Rafael Núñez | June 29, 2009 at 09:13 am
This summer, the University of Rochester’s Mt. Hope Family Center will begin a large-scale, comprehensive study of the effects of child abuse. Funded by the National Institute of Mental Health, the five-year, $2.25 million research project aims to understand how a complex host of factors – from genetics and family environment to hormonal regulation, personality traits, and brain activity – influence the well-being and mental health of children who have experienced child maltreatment.
“What is novel about this study is that it seeks to understand these children from multiple perspectives – neurocognitive, neuroendocrine, and neurophysiological as well as psychological,” said Center Research Director Fred Rogosch. “We will obtain very diverse assessments on the same child, providing a holistic view of the multiple ways in which child maltreatment affects development,” Rogosch said.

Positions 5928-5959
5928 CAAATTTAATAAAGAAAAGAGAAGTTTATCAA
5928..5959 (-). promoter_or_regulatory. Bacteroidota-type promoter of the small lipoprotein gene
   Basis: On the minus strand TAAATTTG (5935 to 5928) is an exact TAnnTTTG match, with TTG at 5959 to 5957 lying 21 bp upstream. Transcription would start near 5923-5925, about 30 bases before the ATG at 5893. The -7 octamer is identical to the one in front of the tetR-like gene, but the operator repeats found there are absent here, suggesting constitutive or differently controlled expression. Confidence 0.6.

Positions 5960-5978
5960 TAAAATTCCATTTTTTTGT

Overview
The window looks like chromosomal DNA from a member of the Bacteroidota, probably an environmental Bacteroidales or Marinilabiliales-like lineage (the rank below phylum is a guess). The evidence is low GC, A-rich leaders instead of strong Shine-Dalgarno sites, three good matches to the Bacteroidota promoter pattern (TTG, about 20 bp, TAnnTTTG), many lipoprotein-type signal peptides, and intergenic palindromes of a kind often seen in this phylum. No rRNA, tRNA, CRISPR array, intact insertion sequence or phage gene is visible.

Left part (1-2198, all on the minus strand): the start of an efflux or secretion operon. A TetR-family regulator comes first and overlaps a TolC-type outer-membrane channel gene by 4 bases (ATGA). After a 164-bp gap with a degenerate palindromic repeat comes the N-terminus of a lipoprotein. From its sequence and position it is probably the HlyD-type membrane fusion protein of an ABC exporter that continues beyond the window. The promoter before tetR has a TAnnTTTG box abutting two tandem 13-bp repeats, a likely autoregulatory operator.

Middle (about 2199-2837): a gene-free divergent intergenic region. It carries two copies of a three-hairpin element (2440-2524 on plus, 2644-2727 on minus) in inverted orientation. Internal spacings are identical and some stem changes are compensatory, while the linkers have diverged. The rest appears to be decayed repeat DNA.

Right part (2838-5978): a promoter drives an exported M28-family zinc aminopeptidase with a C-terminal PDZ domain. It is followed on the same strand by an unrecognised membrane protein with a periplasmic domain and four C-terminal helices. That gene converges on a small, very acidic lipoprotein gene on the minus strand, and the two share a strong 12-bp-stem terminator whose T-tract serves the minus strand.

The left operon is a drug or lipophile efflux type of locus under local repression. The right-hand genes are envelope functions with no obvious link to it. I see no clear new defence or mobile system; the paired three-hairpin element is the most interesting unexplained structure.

“Our focus on what factors support resilience is equally important,” Rogosch added. “Many abused children go on to lead productive, well-adjusted lives. Identifying these pathways to success is vital because it says to children and adults that ‘they are not doomed’ by an abusive childhood.” (more…)